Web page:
Will national policy toward Amtrak change? Statistics from the Amtrak 2015 Annual Report, as viewed by URPA’s Andrew C. Selden, bring some comparisons that are worth looking at, and the Congress and new administration certainly will be looking just as they have looked at Amtrak’s statistics for many years: “First, passenger revenue was up very slightly ($2.496B vs $2.479B), but management kept costs down even more and it is the only reason they can claim a better net from last year. That is substantially below the budget by $137M.” Gene Poon points out that they were down largely because of deferred maintenance and capital outlays. Ridership total was up 393,000 to 31.275M. Under Amtrak accounting, of course, the more riders they carry the more they lose. Load Factor dropped to 50.9% from 51.3%, which means there were more empty seats. “The Empire Builder,” says Minnesota’s Selden, “was eclipsed as the strongest single train by the California Zephyr. Revenue on the Builder was $51.8M, up 2.5%, but the Zephyr was $51.95M, up 6.5%.” The Zephyr was routinely carrying a third sleeping car, which contributed to its GROWTH. Ah, there’s that magic word again. We note that during the Thanksgiving season more long distance trains added additional sleeping cars and coaches. Amazing what that will do for the bottom line, isn’t it? Looks from here that Mr. Moorman is allowing much more flexibility at the train level than his predecessor ever thought to do. And here are other interesting stats from Andrew Selden: “An Amtrak Superliner sleeping car can run maybe 250,000 revenue miles a year. A domestic 737 airliner maybe gets 1.2 million.” “A 737 costs as much as $700,000/seat, a Superliner car about $91,000.” Which one is more valuable? The GROWTH ball is in the hands of Amtrak, the Congress, the DOT, and hopefully in the hands of the traveling public…us.

What’s happening with the long distance trains now? The 4th Quarter issue of RailPAC’s publication Steel Wheels has several interesting articles about the western long distance trains, including reports by Amtrak’s line managers Eric Smith (Coast Starlight and Southwest Chief) and Jay Fountain (Sunset Limited, Texas Eagle, and Heartland Flyer) that detail improvements they have been making at the train level. All those improvements have great merit, and are welcome. This writer has experienced several of those improvements while traveling on the Texas Eagle/Sunset Limited this past summer, particularly the food service. Revenues have been enhanced on those lines, and similar changes are in the works for other long distance trains including business class and “Just for You” at-your-seat meal service. RailPAC’s Anthony Lee reports that West Virginia is looking to have daily service on the Washington-Chicago Cardinal now that the new sleeping cars are coming on line, which means they could get daily service before it happens to the Sunset Limited out west. RailPAC President Paul Dyson says of the Sunset Limited, “The train will not survive without a major improvement in the economics and this can only come about with daily service.” NARP has re-formed a Sunset Limited action group dedicated to service preservation and daily departures, says Dyson, who is a member of that group headed by NARP’s Peter LeCody. We wish them luck and encourage vigorous pursuit of those goals.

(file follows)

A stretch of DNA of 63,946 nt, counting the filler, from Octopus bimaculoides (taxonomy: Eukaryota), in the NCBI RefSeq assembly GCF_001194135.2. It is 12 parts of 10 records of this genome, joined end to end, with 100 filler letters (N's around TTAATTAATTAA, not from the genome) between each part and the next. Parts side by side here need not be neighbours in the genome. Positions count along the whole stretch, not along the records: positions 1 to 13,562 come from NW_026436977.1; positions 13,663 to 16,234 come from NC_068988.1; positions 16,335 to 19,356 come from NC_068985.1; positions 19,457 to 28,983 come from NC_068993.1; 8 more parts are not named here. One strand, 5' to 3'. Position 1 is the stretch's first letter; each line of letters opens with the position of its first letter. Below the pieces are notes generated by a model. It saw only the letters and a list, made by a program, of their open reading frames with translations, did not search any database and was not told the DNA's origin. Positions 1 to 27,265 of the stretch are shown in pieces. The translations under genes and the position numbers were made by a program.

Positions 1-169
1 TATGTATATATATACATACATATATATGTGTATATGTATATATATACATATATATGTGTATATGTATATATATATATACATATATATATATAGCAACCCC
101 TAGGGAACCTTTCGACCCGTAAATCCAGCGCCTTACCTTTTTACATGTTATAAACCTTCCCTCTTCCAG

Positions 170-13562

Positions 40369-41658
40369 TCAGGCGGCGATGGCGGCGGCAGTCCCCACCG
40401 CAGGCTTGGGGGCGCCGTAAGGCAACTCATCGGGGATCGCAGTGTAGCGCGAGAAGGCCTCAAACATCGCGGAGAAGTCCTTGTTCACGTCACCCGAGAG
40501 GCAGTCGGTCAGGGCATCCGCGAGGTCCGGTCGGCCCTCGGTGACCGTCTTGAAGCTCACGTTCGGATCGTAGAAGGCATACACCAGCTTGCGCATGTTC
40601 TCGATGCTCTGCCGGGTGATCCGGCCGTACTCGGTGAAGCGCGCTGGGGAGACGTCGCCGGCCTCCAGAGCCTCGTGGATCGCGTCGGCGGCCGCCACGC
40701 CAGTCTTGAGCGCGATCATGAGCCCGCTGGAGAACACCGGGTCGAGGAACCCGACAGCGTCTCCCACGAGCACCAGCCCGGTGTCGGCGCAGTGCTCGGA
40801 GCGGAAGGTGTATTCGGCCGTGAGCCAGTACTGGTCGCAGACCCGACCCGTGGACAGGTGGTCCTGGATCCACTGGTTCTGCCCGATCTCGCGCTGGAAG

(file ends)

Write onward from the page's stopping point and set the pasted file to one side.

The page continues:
Now let’s look back, to the future. Way back in 1999 an article by this writer in the Steel Wheels predecessor publication Western Rail Passenger Review proposed an improvement based on research from URPA’s Dr. Adrian Herzog. Who is the rail advocate that doesn’t look to what could be and should be? In this case, the proposal rerouted the daily Texas Eagle west from Ft. Worth to El Paso via Abilene and Midland-Odessa, (the Union Pacific has rebuilt that line since then) and from El Paso through Arizona to Los Angeles as a second daily frequency on that segment. North-South in Texas would have been covered by a proposed train, (which eventually was inaugurated called the Heartland Flyer from OKC to FTW), but extending it from Newton, KS through Oklahoma City and Ft. Worth to San Antonio, connecting with the Southwest Chief. Personal observation has shown that almost all the riders on the Texas Eagle that connect today with the Sunset Limited in SAS come from east of FTW. So, instead of the approx. 22 hours those riders are on board from FTW to ELP via SAS, the time would be reduced to approx. 13 hours AND new markets in West Texas would be developed. The proposal would have the Heartland Flyer also run from FTW to SAS on the Eagle’s present schedule, and there would be no changes for the Eagle east of FTW. A hub would be created at FTW during the 2 PM hour, with all trains connecting there at that time. There would be no change to the schedule of the Sunset Limited, except making it daily, of course. The Union Pacific would be the elephant in the room, as Paul Dyson has said, and having a train on a new line segment or a second frequency on its double track main line between El Paso and Los Angeles would require extensive negotiation. But, our purpose here is to say what should be or could be! While some short Sunset Route segments are not double tracked yet, as URPA’s William Lindley points out the UP does have double track west of Maricopa, except it hasn’t been used for 20 years and it runs through Phoenix. There is much that can and should be done to preserve and expand service through the highly lucrative sun belt. GROWTH!!! Let’s go for it! Now, a Merry Christmas, Happy Holidays, and let’s hope a Happy New Year to all!